One of the privileges and joys of journalism is meeting and interviewing truly inspirational people. The new digital age has meant this privilege has now opened up beyond professional journalists, with some of the most thought-provoking interviews now conducted by numerous industry thought leaders in addition to our most respected journalists.
In NDA’s Interviewing the Interviewers series, we caught up with some of the best interviewers in our industry, from journalists to independent content creators, turning the tables to find out what makes them tick.
Keely Stocker, Editor, Drapers and BSME Editor of the Year, has worked at the title for over 13 years ago. She leads the magazine, website and the publication’s events.
What is your biggest hope and your biggest fear for the retail industry in 2019?
The fashion retail industry is facing hugely challenging market conditions due to a mix of factors — impending Brexit, changing consumer habits and the multichannel shopping mix to name just a few. Businesses that are not set up in an agile way will risk getting left behind in an increasingly fast-paced industry.
However, we are seeing some great examples from those that are reacting to change quickly and strategically and the results prove their success. Fashion businesses that have great product, know their customer and stay true to their brand will ride the storm and prosper in 2019.
What was your biggest personal industry highlight of 2018?
Winning Editor of the Year, Trade and Professional at the BSME (British Society of Magazine Editors) awards. It was very unexpected but a real honour. The Drapers team and I have worked incredibly hard to make the brand current, relevant, informative and inspirational to the fashion industry across multiple channels (mobile, desktop, print and live events) and it was fantastic to be recognised for that.
Who was the most inspirational person you interviewed in 2018 and why?
A lot of my personal conversations with retail leaders are off the record as I strive to build honest relationships to really understand what is happening in retail today — the challenges and opportunities that are presented and what Drapers can do to support the industry it represents.
In terms of Drapers interviews in 2018, I get inspired by so many of them! It was great to interview such a mix of industry leaders from young, innovative businesses such as Depop, Never Fully Dressed, Gymshark, Rixo and Hype to luxury power players leading the sustainable agenda such as Kering and VF Corporation, to established businesses such as Pentland and Adidas alongside fantastic independents such as Jules B who won lifetime achievement at the Drapers Independents awards last year.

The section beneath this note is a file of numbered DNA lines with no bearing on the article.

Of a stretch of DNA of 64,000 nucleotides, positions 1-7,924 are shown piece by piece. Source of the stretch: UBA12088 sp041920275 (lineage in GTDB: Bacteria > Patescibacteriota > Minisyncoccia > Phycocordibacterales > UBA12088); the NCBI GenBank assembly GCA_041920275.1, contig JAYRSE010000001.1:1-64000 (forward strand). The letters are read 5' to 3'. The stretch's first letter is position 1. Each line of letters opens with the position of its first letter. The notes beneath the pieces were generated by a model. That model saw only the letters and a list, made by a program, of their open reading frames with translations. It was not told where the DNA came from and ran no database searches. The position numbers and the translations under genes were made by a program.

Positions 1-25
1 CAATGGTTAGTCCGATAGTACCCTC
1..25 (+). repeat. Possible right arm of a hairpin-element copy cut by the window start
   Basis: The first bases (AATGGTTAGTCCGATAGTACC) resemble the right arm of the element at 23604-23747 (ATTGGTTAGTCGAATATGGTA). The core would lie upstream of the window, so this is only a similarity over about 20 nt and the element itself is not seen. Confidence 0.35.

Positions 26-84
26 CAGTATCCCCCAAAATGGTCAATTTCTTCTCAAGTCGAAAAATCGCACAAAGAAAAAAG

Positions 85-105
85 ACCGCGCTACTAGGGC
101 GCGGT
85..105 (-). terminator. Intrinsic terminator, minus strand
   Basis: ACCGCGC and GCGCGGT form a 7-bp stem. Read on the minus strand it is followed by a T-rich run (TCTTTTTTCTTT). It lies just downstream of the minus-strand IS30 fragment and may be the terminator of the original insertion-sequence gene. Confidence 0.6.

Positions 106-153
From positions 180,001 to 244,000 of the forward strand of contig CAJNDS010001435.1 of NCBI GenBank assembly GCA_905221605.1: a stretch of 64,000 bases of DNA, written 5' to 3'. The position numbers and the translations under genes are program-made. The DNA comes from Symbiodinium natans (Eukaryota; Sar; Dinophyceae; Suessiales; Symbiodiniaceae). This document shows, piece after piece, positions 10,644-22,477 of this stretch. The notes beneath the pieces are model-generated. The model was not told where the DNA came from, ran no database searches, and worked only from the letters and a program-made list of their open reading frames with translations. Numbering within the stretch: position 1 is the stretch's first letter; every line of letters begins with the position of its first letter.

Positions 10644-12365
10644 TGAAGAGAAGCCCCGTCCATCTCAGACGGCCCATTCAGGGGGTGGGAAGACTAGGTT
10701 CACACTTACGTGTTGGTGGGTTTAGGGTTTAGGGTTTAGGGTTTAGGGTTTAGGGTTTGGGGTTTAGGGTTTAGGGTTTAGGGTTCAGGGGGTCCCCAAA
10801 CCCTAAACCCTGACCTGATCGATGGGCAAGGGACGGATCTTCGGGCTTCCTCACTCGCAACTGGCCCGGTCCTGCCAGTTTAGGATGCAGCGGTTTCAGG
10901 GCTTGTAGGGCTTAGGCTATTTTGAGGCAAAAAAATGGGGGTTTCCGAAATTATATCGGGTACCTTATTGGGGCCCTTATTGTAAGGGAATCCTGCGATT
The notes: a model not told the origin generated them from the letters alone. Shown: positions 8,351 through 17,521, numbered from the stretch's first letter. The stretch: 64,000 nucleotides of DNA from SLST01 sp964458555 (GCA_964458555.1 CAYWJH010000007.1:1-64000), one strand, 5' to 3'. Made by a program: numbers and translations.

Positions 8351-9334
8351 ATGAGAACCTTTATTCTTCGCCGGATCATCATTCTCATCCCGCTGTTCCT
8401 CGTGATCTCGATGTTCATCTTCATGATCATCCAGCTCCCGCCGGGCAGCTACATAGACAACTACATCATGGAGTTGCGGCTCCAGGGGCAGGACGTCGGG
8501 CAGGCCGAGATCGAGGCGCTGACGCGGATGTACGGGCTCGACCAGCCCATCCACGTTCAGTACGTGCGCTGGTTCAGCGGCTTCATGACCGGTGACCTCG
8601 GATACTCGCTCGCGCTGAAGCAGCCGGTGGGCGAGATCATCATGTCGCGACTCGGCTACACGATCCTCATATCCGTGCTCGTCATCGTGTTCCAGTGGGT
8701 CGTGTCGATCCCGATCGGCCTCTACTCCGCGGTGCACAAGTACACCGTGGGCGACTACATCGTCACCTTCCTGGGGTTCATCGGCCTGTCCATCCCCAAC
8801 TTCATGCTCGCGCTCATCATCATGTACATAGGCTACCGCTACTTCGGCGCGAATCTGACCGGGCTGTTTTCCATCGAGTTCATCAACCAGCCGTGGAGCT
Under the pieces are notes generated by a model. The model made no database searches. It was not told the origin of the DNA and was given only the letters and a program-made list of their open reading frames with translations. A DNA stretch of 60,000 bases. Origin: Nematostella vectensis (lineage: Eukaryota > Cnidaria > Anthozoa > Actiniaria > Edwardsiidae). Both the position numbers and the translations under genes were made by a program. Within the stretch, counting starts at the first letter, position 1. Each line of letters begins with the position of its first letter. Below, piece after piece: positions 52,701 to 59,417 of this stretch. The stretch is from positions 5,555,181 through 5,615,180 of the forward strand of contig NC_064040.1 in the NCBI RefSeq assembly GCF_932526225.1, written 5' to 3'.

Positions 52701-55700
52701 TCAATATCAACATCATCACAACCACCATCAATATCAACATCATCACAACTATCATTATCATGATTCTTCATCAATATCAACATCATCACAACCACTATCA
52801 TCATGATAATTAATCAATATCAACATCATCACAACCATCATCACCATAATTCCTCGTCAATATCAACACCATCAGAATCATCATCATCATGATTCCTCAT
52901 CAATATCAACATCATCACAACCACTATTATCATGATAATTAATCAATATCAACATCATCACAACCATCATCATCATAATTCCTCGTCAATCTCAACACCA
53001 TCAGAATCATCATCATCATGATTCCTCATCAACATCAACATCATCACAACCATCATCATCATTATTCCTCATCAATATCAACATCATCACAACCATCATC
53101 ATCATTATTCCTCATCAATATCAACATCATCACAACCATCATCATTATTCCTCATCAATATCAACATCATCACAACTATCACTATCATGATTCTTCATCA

What one retail technology are you most excited about this year and why?
I’m really excited to see the evolution of AI, particularly in fashion. We’ve already seen initial use of the technology from a range of retailers in the last 12 months including M&S with the launch of visual search and the Yoox Mirror Service which provides customers with access to its avatar, and Levi’s virtual fitting room. Yoox also used AI to support the launch of its in-house brand 8 by Yoox, which is a really interesting development.
What was your favourite ad or digital experience of 2018?
At the 2018 Drapers awards, Miss Pap won Best Marketing campaign of the year for The Living Wage Wardrobe — an initiative to drive sales by selling items for the equivalent of the national hourly living wage.
It was done at very little cost and worked really well for their audience. We are also increasingly seeing fashion retailers using influencers as part of advertising and marketing campaigns to drive sales — PrettyLittleThing, Boohoo, Primark and Oasis are just a few examples of fashion retailers taking this approach.
What is the buzzword or phrase you’d like to ban forever?
Omnichannel. There are multiple channels that should be integrated and work together to provide single product and customer views, but channels should still be treated differently to ensure each has an optimum proposition for its audience.
Who’s the one industry figure you’d most like to interview you yet haven’t?
I have a few! Lord Wolfson (CEO at Next) is incredibly private but has had such a successful career and has some very strong opinions at what the industry should, and will, look like in the future – so although we do speak to him regularly, I’d love to have more time to get his opinion on the future of the industry.
It would be great to interview Mike Ashley (owner, Sports Direct/House of Fraser) to delve into his approach to acquisitions and find out what he is up to next!
Virgil Abloh from a designer perspective would be fantastic and Angela Ahrendts, who has had such a successful career in the digital space. Will.i.am would also be fascinating as he is a real technological pioneer and I love the work he has done to support underprivileged kids to develop digital skills.
How could someone persuade you to interview them and what would put you off completely?
We are always looking for innovation in fashion businesses and an angle that we feel others can learn from — whether that be in terms of technology, strategy, culture, product or business operations.
They have to be able to prove it is a viable business with a clear growth plan and an interesting story.
The main thing that would put me off is if they hadn’t properly done their research into Drapers beforehand. Yes, we are a fashion publishing brand but it’s important to recognise that we are an industry publication. We strive to be the voice of the fashion industry and to support those that work within it.
I want Drapers to be an essential resource for the latest fashion industry news, delving into the stories that matter, analysing what has happened, what it means for the sector and how it will impact fashion businesses.